Tuesday, November 29, 2011

the last fly

A sure sign of the end of autumn, the beginning of winter is the disappearance of flies. But there is always one fly left. No-one knows for what he or she is looking but everyone knows that he – or she – is (insert favourite expletive) annoying, indestructible and buzzes without cease, especially at night. And this fly arrives just as the tidy housewife, (sorry 'house-person'), has removed all the hideous glue strips that wreaked such havoc on flies all summer.
This one fly is always to be found in the company of human beings, at breakfast, in the bathroom, or in the sitting room where the same human is peacefully getting irritated by the stupidities offered by television companies. Irritation piles upon annoyance when the daft, dazed insect drops into the soothing evening drink and adds frantic paddling to its insistent buzz. The squeamish will probably pour the whole drink down the sink, the more parsimonious will spend a few moments with a teaspoon saving the fly's life and the contents of their glass. Both will miss the best part of an episode of whatever they were watching. It is, of course, worse for those who are reading and absent mindedly reach for their drink. Since words are so much more absorbing than pictures they may not spot the fly until it touches their lips. Beurk.
But the most annoying habit of autumn's last fly is its insistence on exploring the darkening bedroom of humans trying to get to sleep. Like most flying insects it aims incessantly for any form of light, even an alarm clock with luminescent hands is not spared. Again and again it beats itself against this last sign of warmth. The irate human, sleepless with fury, attempts to swat it. But this is a dangerous activity for the fly cannot always be accurately located and hitting your best bedside lamp with a rolled up copy of some respectable newspaper will do more damage to lamp and paper than to the fly. Even if you do not fall over your slippers.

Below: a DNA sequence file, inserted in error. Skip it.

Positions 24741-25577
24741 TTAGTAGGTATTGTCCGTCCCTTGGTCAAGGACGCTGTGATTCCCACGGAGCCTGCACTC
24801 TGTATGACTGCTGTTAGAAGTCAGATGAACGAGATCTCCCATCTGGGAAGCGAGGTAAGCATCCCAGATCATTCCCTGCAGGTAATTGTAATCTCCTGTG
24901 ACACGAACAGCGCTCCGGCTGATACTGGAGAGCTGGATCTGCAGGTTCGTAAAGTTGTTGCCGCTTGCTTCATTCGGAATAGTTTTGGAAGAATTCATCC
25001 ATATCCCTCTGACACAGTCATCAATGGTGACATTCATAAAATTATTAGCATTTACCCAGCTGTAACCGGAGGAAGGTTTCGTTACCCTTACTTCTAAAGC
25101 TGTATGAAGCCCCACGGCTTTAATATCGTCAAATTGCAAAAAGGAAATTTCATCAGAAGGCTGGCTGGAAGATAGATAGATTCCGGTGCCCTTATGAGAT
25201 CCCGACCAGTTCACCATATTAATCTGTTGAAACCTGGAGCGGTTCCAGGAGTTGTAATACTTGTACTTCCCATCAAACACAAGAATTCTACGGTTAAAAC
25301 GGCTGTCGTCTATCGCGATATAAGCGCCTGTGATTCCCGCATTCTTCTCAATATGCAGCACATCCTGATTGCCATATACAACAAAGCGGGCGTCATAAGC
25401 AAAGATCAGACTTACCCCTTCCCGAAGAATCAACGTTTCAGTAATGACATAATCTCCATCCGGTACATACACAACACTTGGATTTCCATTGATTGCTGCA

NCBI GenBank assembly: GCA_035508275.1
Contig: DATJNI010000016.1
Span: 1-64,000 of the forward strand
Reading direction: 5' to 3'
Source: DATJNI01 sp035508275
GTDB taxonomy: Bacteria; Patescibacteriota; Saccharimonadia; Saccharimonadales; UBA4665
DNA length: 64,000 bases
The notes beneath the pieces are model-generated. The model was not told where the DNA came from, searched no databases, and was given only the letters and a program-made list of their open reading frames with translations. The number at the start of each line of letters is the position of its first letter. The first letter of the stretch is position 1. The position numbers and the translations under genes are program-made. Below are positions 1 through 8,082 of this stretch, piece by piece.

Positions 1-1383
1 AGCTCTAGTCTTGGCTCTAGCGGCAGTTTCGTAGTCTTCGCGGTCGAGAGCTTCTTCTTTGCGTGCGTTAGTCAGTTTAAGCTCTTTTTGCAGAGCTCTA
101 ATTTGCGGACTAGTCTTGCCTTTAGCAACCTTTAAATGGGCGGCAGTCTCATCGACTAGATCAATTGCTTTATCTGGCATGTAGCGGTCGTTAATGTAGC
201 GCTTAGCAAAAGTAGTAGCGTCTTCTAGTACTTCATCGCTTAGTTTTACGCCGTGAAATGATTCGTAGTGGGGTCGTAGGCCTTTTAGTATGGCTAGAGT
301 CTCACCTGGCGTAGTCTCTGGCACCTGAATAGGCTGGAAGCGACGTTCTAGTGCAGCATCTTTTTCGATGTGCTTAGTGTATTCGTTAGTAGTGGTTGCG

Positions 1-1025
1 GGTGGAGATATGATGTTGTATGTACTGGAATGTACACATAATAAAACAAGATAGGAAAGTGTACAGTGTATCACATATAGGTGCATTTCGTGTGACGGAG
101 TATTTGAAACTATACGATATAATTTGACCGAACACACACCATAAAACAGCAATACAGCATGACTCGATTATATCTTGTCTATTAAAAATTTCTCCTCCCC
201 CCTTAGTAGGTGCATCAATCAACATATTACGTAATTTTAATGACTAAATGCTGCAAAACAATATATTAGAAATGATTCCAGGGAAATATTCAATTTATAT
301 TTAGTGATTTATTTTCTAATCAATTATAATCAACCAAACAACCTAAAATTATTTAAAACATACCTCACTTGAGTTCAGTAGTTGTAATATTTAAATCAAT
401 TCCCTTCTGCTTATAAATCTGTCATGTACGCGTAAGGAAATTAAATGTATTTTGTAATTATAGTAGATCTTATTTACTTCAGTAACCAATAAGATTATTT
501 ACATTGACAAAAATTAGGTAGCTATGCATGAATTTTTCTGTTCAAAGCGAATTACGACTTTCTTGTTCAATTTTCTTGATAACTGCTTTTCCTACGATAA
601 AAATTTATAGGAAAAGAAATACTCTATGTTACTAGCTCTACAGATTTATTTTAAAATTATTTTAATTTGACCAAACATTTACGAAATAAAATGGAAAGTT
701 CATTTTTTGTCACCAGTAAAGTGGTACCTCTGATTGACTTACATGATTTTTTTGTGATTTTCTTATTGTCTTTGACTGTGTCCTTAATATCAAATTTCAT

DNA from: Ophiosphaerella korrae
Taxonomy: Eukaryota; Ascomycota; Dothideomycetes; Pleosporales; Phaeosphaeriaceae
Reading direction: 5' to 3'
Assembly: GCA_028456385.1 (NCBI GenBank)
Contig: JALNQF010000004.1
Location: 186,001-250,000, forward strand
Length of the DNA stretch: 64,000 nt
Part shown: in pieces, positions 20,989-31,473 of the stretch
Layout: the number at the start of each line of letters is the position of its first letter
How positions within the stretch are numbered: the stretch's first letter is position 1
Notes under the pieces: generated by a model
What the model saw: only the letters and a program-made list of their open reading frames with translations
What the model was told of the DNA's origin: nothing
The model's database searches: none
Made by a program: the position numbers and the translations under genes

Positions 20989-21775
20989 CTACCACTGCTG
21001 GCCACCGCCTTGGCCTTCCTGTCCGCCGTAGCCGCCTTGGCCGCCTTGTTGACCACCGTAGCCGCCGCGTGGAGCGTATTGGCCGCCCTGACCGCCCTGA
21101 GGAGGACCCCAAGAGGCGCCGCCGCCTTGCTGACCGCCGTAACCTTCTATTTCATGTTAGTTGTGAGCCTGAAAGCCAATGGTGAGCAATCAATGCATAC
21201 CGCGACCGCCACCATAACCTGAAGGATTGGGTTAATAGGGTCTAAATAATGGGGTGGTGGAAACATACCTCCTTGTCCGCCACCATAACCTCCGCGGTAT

And what do you do when the fly has got stuck in one of those formerly fashionable sixties Japanese paper lantern lampshades? You can switch the light off but then the insect appears to use its buzz as an echo locator to find a way out. This can take an eternity, or so it seems. (Eternity is the length of time whose duration cannot be shortened by the person suffering it – my definition.)
The plastic fly swatters made in multitudinous hideous colours, probably in China, are more accurate instruments of death than rolled up newspapers or flicked napkins. The present ones that we have are hexagonal and have very flexible stems. The head, or killer end is decorated with a grinning face which may or may not terrify the fly in its last few moments of life – if you are accurate. But flies fly very fast and rest in places you do not wish to hit even with the most flexible of fly swatters. The best you can do is to chase the fly from the place it wishes to be to a place where you can safely – safely for you and your goods – swat it. Perhaps these latest fly killer models were designed with the encouragement of the late Chairman Mao who had very decided views on flies. He preferred them dead and enrolled the entire population of China in this ambition.
A fly swatter is, of course, very different to a fly whisk. The first, as I have just mentioned, comes in awful plastic colours. The latter can be a thing of beauty, an elegant weapon, used to distance the fly from the human face. The human in this case was often a very important person, especially in his (or her) own opinion. Somewhere in the attic we have a couple of antique fly whisks: carved ivory or bone handles garnished with white horse hair for use by the important person him or herself. They are very efficient at distancing flies. I have tried them, but they are not killer weapons at all. It is difficult to concentrate on a text whilst moving horse hair rhythmically before your face.
When houses are closed up for any length of time during the autumn to spring transition, it will be seen that the 'one fly' is a myth. There are actually numerous flies but they only show themselves individually. And humans cannot tell one fly from another. Hence the idea that there is 'one' fly all over the house. However, whilst they may manifest themselves singly, flies die collectively, usually on window sills. There is is a splendid piece of doggerel verse in the Penguin 'Verse and Worse' collection which – along with the fly whisk – is somewhere up in our attic, but unlike the fly whisk I could not find it. The rhyme, to the best of my memory, ends:
'but flies is wise,
when winter comes,
they dies.'

Except for that one keeping you awake at night.

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